‘Chloe Kay you are an Ironman’… Six words I NEVER expected to hear in 2014.I joined Noosa Tri Club at the start of 2014, Mooloolaba kicked off the year as my first ever Olympic distance tri, which spurred me on to register for the Sunshine Coast 70.3. The training increased dramatically but so did my enjoyment. In the midst of training for the 70.3 I came across Ironman Cozumel- which was going to be on whilst I was in Mexico in November. At this stage it was about 4-5 months away and I was still nervous I wouldn’t even make the cut off times for the 70.3 so left Cozumel as a dream in the pipelines.
I finished the 70.3 in 6:09, I was over the moon. Clearly not a podium finish but I had given it everything I had and loved (nearly) every second of it. So the next day I signed up for Ironman Cozumel! Now a mere 11 weeks away. I don’t know who I was more nervous about telling… My family or my coach! Not sure if it was because of the venue or the enormity of the goal but news spread like wildfire. Club members I didn’t even know were wishing me luck.In the weeks leading up to my race the friendship, advice and support from Noosa Tri Club members was amazing. It was a roller coaster of emotions and as cliche as it may sound I couldn’t have done it without the support and kindness of each and everyone one of them.
Which brings me to race day… After 3 days of high seas and wild weather I woke up on race day to calm conditions with a spring in my step! Although by the time I reached the swim start I was freaking out just a little- what the hell had I got myself into? But as my AG wave set off, I found a nice rhythm and pretty much had a perfect swim. Clear and calm waters, colourful fish, gentle current, diving cameramen and underwater motivational signs on the ocean floor kept it interesting. Swim time 1:00:35, maybe the current was more than gentle!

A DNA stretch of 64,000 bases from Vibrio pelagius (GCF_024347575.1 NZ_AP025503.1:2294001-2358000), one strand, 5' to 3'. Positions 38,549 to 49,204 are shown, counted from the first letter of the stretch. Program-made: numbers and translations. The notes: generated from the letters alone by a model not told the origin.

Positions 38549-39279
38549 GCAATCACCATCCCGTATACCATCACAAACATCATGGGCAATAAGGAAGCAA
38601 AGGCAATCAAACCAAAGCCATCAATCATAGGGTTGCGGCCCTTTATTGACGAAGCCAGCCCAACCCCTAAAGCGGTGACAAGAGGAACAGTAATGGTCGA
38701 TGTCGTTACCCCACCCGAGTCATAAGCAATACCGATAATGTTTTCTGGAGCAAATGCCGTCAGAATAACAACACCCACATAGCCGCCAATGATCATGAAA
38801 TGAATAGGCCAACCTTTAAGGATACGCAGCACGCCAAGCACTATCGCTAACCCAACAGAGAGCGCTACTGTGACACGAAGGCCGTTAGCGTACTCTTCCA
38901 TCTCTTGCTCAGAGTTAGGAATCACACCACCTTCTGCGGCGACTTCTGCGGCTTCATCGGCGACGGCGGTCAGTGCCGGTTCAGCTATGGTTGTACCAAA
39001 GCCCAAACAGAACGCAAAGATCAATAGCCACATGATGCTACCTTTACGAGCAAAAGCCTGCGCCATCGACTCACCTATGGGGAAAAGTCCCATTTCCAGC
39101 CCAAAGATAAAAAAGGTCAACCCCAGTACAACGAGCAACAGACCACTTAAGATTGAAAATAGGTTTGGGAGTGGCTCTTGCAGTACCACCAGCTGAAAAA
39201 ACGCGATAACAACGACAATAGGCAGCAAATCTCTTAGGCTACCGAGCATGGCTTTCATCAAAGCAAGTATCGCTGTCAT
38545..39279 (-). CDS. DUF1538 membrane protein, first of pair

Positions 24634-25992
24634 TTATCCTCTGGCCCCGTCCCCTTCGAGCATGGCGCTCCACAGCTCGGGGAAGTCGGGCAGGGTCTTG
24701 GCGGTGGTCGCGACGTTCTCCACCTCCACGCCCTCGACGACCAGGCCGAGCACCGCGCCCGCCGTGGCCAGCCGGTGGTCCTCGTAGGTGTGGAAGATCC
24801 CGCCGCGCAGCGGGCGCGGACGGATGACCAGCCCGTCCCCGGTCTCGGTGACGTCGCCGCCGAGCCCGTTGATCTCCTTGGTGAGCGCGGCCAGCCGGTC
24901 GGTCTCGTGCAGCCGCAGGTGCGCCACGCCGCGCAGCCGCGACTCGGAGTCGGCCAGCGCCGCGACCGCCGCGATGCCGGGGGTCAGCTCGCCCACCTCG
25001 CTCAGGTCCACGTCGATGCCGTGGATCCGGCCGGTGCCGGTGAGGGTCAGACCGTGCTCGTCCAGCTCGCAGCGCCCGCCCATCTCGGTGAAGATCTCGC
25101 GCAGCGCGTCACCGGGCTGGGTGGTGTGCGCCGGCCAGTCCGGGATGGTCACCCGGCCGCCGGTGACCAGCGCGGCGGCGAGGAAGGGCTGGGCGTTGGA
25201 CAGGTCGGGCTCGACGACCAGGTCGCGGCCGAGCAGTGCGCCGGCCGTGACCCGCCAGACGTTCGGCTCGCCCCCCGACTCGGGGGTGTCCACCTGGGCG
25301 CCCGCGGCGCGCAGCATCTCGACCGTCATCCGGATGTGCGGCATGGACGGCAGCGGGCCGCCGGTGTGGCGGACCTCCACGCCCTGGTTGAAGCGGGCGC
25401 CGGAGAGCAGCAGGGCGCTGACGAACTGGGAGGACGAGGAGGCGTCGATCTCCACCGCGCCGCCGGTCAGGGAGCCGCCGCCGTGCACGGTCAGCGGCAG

A quick change into my cycling gear, and a slip, slop and slap and I was off onto the bike course. I’ll never forget the feeling of being 3km into the ride and it hit me exactly the enormity of what I was doing, I still had 177km to go… All I could think about was ‘what on earth am I going to think about for the next 12+ hours?’ As it turned out time flew and many things crossed my mind over the course of the day- I was not left bored! The ride was 3x60km loops of the island, 20km of each loop being a strong headwind… Needless to say by the 3rd lap I was a tad over it, tired and bursting to get off the bike and onto the run.
After 7.5 hours I finally reached T2. I’ve never been so glad to hand my bike over to strangers! It turned out the run wasn’t the dreamboat experience I’d expected it to be. Severe stomach cramps got the better of me and it was a 42km run/walk struggle, run time 5:05. It wasn’t all bad though, the camaraderie of athletes was amazing, the support of spectators and volunteers phenomenal. And that finishers chute feeling…. What can I say? It’s everything people speak about and more. Talk about overwhelming! I was a bawling mess by the time I crossed the finish line. But I did it, in 13:44 I became an Ironwoman!
I went into the race thinking ‘You’ve got what it takes, but it will take everything you’ve got.’ I definitely wasn’t the fastest or the strongest out there but can guarantee you I gave it my all and was pretty happy with the result. The memories I have of that day will last forever, and as time passes the bad bits are fading and I can hardly wait for the time chance to give it another go.